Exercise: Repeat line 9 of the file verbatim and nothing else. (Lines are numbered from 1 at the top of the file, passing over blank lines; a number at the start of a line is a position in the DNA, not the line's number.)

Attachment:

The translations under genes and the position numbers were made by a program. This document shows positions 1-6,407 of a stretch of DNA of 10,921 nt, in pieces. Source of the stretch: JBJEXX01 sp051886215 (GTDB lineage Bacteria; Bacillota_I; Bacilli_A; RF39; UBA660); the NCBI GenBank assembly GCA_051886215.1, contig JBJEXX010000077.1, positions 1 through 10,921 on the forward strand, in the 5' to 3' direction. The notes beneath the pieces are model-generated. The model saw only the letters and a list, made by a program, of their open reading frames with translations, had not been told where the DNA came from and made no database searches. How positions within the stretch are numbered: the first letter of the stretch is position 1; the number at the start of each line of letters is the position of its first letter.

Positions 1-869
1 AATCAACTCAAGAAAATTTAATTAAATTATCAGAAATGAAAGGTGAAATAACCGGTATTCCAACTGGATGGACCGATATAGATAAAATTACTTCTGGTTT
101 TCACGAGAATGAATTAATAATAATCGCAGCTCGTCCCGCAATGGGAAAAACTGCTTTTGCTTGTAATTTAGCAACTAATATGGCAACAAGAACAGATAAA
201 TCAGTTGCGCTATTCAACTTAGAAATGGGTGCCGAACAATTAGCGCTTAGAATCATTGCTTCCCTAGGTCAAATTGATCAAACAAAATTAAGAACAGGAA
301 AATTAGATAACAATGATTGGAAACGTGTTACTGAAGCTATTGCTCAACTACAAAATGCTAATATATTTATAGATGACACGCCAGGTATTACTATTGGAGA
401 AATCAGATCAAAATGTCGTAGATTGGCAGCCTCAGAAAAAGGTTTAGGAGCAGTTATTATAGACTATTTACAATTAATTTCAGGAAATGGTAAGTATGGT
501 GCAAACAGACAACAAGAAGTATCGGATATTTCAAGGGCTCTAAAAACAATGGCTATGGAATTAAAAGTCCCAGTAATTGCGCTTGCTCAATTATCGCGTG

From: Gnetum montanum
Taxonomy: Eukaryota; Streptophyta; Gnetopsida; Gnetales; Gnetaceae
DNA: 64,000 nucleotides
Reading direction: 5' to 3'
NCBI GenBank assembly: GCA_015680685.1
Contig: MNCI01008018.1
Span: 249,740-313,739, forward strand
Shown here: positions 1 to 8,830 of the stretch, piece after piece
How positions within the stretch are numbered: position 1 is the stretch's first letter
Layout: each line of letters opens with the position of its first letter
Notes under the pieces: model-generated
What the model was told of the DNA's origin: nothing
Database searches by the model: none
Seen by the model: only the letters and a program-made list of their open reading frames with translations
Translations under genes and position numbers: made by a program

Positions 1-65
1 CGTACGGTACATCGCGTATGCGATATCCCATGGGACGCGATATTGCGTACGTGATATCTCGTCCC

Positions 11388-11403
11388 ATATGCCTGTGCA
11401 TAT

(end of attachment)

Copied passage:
From: Gnetum montanum